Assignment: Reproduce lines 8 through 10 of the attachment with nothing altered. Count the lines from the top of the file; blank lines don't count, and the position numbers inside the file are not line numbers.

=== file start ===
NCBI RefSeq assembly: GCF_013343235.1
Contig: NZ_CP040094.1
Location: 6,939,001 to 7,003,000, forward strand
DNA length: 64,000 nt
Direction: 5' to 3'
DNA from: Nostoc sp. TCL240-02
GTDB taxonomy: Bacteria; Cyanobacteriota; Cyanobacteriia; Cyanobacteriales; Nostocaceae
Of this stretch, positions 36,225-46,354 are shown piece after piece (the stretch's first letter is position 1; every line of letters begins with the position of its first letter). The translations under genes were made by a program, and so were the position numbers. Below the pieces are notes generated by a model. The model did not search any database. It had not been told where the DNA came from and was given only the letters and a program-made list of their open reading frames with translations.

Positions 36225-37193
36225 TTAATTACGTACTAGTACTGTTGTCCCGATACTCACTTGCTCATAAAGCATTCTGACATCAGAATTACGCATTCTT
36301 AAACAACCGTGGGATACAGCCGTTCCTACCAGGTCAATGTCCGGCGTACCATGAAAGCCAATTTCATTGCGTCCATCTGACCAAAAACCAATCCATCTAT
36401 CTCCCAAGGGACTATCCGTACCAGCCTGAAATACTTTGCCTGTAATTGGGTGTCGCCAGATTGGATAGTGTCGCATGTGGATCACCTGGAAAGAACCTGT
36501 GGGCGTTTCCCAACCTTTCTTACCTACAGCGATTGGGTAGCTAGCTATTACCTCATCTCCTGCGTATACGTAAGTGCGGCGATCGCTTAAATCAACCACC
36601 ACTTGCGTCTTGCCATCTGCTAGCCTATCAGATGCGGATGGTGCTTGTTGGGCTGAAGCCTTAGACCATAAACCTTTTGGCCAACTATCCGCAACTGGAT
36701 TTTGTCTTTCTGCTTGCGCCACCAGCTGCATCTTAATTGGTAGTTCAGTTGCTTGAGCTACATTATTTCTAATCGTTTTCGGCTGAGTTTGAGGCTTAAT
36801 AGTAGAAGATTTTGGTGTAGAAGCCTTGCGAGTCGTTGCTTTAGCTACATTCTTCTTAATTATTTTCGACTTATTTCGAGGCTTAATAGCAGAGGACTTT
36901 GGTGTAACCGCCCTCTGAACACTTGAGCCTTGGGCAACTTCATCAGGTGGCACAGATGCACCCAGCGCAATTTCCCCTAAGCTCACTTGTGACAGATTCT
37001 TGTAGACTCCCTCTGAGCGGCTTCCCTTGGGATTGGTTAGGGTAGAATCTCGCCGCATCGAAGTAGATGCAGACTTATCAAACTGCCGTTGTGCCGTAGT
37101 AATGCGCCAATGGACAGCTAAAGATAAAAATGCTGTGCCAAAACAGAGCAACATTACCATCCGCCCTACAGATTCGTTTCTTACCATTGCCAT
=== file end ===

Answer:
Of this stretch, positions 36,225-46,354 are shown piece after piece (the stretch's first letter is position 1; every line of letters begins with the position of its first letter). The translations under genes were made by a program, and so were the position numbers. Below the pieces are notes generated by a model. The model did not search any database. It had not been told where the DNA came from and was given only the letters and a program-made list of their open reading frames with translations.

Positions 36225-37193
36225 TTAATTACGTACTAGTACTGTTGTCCCGATACTCACTTGCTCATAAAGCATTCTGACATCAGAATTACGCATTCTT